Cranston said they are seeing more and more pharmacists, and community-based pharmacy organizations, actively engaged with their local, regional, and national health plan partners to collaborate in ways that improve medication management. This is happening not only in the Medicare space, but in the health insurance exchanges as well.
PQA measures account for close to 50% of Part D summary ratings for stand-alone prescription drug programs and nearly 20% for Medicare Advantage programs.
States are also showing interest in quality measures. Cranston said she has noticed this year that some states are looking to define measures in state-based programs that bring together providers, payers, and employers. For example, the state of Washington convened the Washington Health Alliance, which has developed a core set of measures to use for all health care providers in the state.
“What transpires within the Medicare program generally has a trickle-down effect into other programs as well, which is what we are witnessing in the market today,” said Cranston. “It is critically important for pharmacists to understand not only what is being measured but also which payers are using the measures. Then, pharmacists can determine what role they can play in delivering point-of-care interventions and services that will help drive safer and more appropriate medication use in a measurable way.” (See Table 1.)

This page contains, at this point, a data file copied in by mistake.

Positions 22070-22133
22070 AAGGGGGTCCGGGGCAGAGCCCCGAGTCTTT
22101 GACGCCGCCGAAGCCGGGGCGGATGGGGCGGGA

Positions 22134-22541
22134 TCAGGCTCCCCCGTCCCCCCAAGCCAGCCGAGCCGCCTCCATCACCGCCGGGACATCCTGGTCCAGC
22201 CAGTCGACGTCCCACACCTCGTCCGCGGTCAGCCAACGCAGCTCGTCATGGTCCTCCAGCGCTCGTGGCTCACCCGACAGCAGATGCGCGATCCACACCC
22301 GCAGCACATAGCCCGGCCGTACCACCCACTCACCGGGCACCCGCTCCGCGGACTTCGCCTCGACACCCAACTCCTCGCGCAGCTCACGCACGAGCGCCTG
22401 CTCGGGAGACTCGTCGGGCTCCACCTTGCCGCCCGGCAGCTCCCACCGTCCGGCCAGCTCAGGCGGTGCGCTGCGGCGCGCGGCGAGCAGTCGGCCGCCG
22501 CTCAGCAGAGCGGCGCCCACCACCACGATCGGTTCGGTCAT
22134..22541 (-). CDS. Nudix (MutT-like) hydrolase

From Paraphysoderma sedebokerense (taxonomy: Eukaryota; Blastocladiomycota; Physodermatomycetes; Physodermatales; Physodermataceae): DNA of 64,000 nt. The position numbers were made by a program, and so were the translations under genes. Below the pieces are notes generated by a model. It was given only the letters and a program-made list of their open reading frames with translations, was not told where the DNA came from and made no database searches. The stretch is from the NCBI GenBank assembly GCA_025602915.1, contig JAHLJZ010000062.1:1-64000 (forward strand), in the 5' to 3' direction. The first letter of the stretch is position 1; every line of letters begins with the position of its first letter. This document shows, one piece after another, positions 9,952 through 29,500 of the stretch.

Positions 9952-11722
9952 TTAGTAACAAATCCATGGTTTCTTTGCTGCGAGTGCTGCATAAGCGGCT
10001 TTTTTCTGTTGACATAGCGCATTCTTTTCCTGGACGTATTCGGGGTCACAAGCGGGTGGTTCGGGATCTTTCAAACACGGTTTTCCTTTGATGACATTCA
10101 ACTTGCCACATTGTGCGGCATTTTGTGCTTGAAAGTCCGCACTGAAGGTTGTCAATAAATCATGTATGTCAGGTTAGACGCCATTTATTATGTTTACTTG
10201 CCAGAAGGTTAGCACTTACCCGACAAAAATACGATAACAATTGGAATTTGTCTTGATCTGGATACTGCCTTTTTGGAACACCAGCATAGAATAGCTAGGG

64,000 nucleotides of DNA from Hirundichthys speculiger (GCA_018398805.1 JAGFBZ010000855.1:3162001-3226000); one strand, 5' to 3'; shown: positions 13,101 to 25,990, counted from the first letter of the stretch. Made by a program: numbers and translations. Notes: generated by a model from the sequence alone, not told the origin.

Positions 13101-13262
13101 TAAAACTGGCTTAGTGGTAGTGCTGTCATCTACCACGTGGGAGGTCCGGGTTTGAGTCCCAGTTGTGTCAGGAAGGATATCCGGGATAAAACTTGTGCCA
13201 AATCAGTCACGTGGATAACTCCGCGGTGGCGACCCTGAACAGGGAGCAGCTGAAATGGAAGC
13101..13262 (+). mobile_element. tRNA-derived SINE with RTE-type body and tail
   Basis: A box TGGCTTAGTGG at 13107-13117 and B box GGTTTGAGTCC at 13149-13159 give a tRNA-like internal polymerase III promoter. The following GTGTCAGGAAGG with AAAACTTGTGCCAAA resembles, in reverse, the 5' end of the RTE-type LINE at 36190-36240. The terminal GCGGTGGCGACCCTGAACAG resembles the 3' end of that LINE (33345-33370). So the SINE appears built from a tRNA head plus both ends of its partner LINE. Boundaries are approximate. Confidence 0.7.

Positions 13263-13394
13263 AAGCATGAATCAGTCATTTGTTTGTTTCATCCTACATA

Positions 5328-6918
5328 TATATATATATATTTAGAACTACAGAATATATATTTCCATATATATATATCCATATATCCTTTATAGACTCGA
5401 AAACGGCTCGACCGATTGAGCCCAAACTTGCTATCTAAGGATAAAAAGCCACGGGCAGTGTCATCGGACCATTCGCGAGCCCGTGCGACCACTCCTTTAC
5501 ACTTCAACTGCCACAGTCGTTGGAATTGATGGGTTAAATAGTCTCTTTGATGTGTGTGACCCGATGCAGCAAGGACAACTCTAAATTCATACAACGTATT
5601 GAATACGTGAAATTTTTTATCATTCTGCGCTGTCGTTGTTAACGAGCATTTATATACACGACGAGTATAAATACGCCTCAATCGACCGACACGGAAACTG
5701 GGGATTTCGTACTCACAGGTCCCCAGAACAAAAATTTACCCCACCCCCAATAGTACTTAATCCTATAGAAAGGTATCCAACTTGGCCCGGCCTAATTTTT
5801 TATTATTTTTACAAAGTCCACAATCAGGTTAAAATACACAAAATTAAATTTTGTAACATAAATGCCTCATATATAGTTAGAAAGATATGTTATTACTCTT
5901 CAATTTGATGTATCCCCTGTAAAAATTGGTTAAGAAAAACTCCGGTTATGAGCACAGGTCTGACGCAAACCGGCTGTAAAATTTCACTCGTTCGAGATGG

PQA measures are also beginning to be used for accreditation. The Center for Pharmacy Practice Accreditation, which accredits community and specialty pharmacies, is in the beginning stages of requiring pharmacies to report on several different quality metrics as part of accreditation.
The metrics used to rate the quality of Medicare Part D plans include five measures PQA developed. Two measures focus on medication safety; these include high-risk medications in older adult patients and appropriate treatment of blood pressure in patients with diabetes. The remaining three measures are adherence-based: oral diabetes medications, cholesterol medication (statins), and blood pressure medications (renin–angiotensin system antagonists). Making sure these adherence measures are met requires engagement with patients as well as working with other physicians if adherence problems are discovered.
The same three adherence measures for diabetes, hypertension, and statin use also apply to the 2015 health insurance exchange plans.
PQA also developed a measure for qualified patients in Medicare Part D programs to receive comprehensive medication therapy reviews (CMRs), but plans have traditionally not scored well on it. This could all be changing in 2016, according to Cranston.